Thai Prime Minister Can Stay in Power, Constitutional Court Rules

Thai Prime Minister Can Stay in Power, Constitutional Court Rules

BANGKOK — Thailand’s Constitutional Court ruled on Friday that the country’s prime minister, Prayuth Chan-ocha, can stay in power, a decision expected to revive the pro-democracy protests that rocked Bangkok in 2020.

Mr. Prayuth, who seized power in a 2014 coup, was temporarily suspended from his duties as prime minister last month while the court considered a petition to remove him from office.

The Constitution stipulates an eight-year term for prime ministers in Thailand. The opposition argued that Mr. Prayuth’s term began in 2014, when he became the premier after he and other generals ousted the government of Yingluck Shinawatra. Mr. Prayuth’s legal team has said that the clock started when a new Constitution was adopted in 2017. Others have said that it began after the 2019 elections.

On Friday, the nine-member court ruled, 6-3, in favor of the 2017 start date. It said that the eight-year term “has to be counted when this Constitution was put into effect.” Mr. Prayuth can stay on as prime minister until 2025, if he is not voted out in next year’s general election.

In downtown Bangkok, dozens of protesters jeered and cursed the Constitutional Court as they gathered to watch the decision on an outdoor projector. They made obscene gestures and shouted: “The court let him stay on, but we won’t let him stay on.”

“This is beyond bad,” said Patchapong Kaedam, 39, an activist who has been protesting Mr. Prayuth’s rule since 2020. “This has eroded my trust in the judicial system. I feel that this country is hopeless.”

Others held the three-finger salute, a symbol of defiance drawn from the “Hunger Games” movies and that previously was banned by the junta. Several of them had signs that said: “Get Out Prayuth.” Another poster read: “Haven’t you been devouring this nation enough? It’s been 8 years.”

“Today we have come a long way and are in the right direction,” Mr. Prayuth said on his Facebook page. “We have to help each other to get it done.”

The decision still leaves Mr. Prayuth in a precarious position. Analysts say it is unlikely that his military-backed party, the Palang Pracharath Party, would keep him on as a candidate for the next general election because he would not be allowed to serve the full eight years of the term.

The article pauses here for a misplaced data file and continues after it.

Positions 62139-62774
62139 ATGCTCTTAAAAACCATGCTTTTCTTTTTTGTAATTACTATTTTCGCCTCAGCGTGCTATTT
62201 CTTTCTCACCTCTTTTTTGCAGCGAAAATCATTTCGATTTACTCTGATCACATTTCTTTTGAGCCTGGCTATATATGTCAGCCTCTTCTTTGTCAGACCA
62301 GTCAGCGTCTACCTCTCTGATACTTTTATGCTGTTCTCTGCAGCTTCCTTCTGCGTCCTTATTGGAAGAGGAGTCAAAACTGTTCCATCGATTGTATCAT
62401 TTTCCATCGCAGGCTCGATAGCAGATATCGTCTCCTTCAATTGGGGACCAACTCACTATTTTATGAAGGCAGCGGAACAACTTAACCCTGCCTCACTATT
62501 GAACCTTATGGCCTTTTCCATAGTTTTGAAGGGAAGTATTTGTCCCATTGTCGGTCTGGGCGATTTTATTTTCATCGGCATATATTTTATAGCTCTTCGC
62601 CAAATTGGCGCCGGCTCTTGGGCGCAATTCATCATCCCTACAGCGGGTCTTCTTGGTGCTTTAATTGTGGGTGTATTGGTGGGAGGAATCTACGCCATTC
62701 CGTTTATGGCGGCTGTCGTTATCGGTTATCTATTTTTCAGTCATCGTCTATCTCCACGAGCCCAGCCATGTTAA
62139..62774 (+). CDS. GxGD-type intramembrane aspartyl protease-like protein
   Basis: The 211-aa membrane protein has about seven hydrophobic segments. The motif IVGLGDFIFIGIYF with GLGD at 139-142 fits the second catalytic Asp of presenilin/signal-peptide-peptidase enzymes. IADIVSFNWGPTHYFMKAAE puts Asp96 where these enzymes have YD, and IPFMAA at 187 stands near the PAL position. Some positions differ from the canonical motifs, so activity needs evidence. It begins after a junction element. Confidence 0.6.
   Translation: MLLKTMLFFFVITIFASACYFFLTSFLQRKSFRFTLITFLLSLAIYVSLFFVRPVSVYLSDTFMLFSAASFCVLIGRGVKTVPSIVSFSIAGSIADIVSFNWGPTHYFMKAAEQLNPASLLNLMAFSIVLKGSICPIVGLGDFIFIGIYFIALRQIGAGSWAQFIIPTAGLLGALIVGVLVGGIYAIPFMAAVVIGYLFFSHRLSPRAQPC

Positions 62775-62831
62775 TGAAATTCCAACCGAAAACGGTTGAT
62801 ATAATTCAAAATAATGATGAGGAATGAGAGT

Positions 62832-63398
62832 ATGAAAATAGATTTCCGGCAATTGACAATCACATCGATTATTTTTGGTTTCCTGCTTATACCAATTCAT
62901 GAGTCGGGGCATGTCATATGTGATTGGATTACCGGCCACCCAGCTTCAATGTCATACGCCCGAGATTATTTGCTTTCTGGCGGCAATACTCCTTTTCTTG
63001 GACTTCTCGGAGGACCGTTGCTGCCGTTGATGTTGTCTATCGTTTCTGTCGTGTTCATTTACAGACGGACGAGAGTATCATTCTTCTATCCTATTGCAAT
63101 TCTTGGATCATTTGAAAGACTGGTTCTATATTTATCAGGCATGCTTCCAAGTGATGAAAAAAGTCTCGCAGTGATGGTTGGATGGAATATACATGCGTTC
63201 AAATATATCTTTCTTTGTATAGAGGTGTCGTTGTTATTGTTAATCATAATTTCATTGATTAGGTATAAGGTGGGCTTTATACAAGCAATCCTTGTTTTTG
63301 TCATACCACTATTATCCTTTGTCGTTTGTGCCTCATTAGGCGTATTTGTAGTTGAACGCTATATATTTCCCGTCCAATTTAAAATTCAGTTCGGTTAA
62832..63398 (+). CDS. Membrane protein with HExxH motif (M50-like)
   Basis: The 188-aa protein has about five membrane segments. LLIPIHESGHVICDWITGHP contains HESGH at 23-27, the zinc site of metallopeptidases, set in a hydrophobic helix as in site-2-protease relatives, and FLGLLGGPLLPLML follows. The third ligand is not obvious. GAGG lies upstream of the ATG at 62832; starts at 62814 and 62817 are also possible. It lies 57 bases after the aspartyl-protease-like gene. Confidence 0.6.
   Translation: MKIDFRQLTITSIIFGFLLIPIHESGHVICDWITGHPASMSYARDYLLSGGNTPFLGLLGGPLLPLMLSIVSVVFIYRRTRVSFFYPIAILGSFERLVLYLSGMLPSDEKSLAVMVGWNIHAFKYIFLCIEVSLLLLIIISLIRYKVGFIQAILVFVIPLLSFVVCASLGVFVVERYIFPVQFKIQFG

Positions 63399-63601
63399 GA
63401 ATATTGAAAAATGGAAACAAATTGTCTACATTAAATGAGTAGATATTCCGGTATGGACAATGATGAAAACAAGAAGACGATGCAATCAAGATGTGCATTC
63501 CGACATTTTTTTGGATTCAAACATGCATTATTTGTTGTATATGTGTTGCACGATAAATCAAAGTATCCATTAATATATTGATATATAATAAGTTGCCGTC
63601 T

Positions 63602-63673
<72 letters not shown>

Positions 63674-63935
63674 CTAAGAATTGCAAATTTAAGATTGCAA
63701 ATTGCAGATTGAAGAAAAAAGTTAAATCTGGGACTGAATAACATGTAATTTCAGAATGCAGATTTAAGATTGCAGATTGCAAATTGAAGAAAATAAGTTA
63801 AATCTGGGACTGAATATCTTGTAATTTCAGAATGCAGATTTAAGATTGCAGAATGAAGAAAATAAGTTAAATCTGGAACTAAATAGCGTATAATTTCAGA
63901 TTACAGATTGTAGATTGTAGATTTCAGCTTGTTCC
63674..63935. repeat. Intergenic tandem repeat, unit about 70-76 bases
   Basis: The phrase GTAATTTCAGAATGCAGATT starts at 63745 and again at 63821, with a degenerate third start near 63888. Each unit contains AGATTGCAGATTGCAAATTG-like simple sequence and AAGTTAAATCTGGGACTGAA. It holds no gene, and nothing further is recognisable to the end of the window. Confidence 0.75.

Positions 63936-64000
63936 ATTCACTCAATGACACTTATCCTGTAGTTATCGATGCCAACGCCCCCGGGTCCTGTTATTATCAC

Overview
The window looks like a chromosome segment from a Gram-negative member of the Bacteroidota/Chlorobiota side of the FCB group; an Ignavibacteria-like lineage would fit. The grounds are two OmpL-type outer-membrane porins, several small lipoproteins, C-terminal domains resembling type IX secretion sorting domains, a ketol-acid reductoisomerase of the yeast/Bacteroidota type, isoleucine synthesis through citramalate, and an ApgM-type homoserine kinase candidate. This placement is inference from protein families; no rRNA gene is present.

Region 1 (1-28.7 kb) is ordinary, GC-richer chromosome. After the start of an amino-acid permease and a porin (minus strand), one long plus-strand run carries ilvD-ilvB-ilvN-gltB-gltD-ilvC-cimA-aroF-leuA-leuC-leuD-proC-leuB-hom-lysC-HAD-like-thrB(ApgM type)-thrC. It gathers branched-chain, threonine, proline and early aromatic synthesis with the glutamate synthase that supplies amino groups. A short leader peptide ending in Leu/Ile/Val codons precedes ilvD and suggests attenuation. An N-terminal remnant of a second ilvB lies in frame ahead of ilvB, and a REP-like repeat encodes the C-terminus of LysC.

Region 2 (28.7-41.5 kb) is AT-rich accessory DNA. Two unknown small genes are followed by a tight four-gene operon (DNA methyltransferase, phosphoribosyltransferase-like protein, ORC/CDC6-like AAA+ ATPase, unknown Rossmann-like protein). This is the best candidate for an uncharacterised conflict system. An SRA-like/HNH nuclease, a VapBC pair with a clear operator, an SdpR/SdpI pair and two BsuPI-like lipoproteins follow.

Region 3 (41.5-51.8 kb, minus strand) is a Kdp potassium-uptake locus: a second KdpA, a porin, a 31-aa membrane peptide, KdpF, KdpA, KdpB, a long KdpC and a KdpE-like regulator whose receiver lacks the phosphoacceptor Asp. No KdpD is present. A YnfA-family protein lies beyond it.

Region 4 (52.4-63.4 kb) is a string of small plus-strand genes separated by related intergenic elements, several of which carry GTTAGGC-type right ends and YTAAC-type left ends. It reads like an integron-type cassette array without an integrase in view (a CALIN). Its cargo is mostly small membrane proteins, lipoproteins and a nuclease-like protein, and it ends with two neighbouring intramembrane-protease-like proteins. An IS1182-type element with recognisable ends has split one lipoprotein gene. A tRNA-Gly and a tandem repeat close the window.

The 68-year-old retired general is deeply unpopular among a wide swath of Thai society, especially liberals, intellectuals and young people. During his eight years in power, he has survived four no-confidence votes from the opposition, which has accused Mr. Prayuth of economic mismanagement and of failing to secure enough vaccines during the coronavirus pandemic. The Constitutional Court also ruled in favor of Mr. Prayuth in several earlier cases that challenged his right to remain in power.

An opinion poll in August showed that nearly two-thirds of Thais want him to leave office on Aug. 23, exactly eight years after he was appointed prime minister by a junta-backed legislature.

Thailand has had 13 successful coups in its modern history and several more attempted ones. Many Thais are not strongly opposed to living under army rule because previous military administrations handed power back to civilian governments relatively quickly. But Mr. Prayuth has resisted calls to hold elections. The Constitutional Court disbanded The Future Forward Party, a progressive party that was Thailand’s most dynamic political force in years, and barred its leaders from politics for 10 years. Those moves prompted thousands of young people to take to the streets in 2020 to demand his resignation.

“Because he stayed in power for so long and because he seized power unconstitutionally, that has alerted Thai people to look at the coup d’état in a negative way, more than ever,” said Siripan Nogsuan Sawasdee, the head of department of government at Chulalongkorn University’s Faculty of Political Science.

Mr. Prayuth, who has repeatedly vowed to remain loyal to the Thai monarchy, retains support from the country’s royalists and political elite. His supporters see the recent push for democratic reform as a threat to Thailand’s constitutional monarchy.

In 2020, protesters called for checks on the palace’s power, a rare challenge in a country where lèse-majesté laws can land critics of the crown in jail for up to 15 years. Many of them contrasted the economic hardship of millions of Thais with the wealth of the Thai king, one of the wealthiest monarchs in the world. The authorities charged many of the protest leaders with sedition.

Mr. Prayuth was the deputy head of the army when troops violently cracked down on protesters in the heart of Bangkok in 2010, leaving dozens of people dead and hundreds injured, including many bystanders. He has said he would “probably just execute” journalists who did “not report the truth” and once asked reporters to quiz a life-size cardboard cutout of himself.

Analysts say Mr. Prayuth has largely failed to come up with any policies to help Thailand’s economy, the second-largest in Southeast Asia. The country’s economy grew 1.6 percent last year, one of the slowest growth rates in the region. This year, Thai officials estimate the economy will grow from 2.7 percent to 3.2 percent, again putting Thailand on course for the slowest expansion in Southeast Asia.

“They don’t have any complex economic policy and people can see that now,” said Puangthong Pawakapan, an associate professor in the Faculty of Political Science at Chulalongkorn University.

In Bangkok, protesters were putting out calls for a rally on Saturday. They said they would wear black for a week. The reason: to mourn the death of democracy.

Muktita Suhartono contributed reporting from Jakarta.

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